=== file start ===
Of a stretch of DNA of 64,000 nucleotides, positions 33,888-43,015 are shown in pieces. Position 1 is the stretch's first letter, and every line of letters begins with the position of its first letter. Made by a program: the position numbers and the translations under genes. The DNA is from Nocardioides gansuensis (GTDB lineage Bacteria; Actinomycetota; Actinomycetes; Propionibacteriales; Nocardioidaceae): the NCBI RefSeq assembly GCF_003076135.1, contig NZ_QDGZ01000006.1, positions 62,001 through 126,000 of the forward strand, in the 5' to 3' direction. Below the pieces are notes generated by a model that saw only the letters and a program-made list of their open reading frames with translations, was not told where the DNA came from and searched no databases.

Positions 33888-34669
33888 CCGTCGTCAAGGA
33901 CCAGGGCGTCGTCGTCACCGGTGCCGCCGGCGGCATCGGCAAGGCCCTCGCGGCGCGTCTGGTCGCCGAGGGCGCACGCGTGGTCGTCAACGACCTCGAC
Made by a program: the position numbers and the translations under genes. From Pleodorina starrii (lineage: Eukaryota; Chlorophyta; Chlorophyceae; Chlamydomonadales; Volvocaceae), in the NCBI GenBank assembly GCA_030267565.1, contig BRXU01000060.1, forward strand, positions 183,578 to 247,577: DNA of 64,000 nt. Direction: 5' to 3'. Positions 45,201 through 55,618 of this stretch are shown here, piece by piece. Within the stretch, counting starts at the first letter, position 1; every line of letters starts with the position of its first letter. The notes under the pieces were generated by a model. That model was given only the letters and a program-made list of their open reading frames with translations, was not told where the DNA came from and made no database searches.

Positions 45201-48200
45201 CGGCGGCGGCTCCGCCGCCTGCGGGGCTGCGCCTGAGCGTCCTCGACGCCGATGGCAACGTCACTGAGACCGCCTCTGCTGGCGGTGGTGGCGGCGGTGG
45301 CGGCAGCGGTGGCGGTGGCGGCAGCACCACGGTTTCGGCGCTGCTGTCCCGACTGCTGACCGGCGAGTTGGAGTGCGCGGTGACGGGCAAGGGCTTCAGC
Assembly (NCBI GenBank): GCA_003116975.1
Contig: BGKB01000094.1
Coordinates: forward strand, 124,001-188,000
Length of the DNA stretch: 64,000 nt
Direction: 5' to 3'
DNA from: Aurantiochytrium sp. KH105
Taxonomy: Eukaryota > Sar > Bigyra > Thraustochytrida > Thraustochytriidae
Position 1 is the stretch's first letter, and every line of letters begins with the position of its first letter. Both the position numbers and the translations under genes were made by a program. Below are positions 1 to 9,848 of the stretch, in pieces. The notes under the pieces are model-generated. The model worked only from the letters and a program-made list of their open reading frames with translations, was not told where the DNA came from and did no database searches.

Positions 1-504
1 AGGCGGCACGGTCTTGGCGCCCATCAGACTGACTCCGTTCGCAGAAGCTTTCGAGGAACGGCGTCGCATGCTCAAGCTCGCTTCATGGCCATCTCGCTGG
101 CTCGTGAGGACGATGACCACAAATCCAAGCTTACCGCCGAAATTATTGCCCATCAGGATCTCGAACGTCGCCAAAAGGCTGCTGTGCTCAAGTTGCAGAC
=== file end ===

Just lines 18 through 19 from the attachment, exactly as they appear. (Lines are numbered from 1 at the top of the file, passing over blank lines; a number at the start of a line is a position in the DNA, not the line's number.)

1 AGGCGGCACGGTCTTGGCGCCCATCAGACTGACTCCGTTCGCAGAAGCTTTCGAGGAACGGCGTCGCATGCTCAAGCTCGCTTCATGGCCATCTCGCTGG
101 CTCGTGAGGACGATGACCACAAATCCAAGCTTACCGCCGAAATTATTGCCCATCAGGATCTCGAACGTCGCCAAAAGGCTGCTGTGCTCAAGTTGCAGAC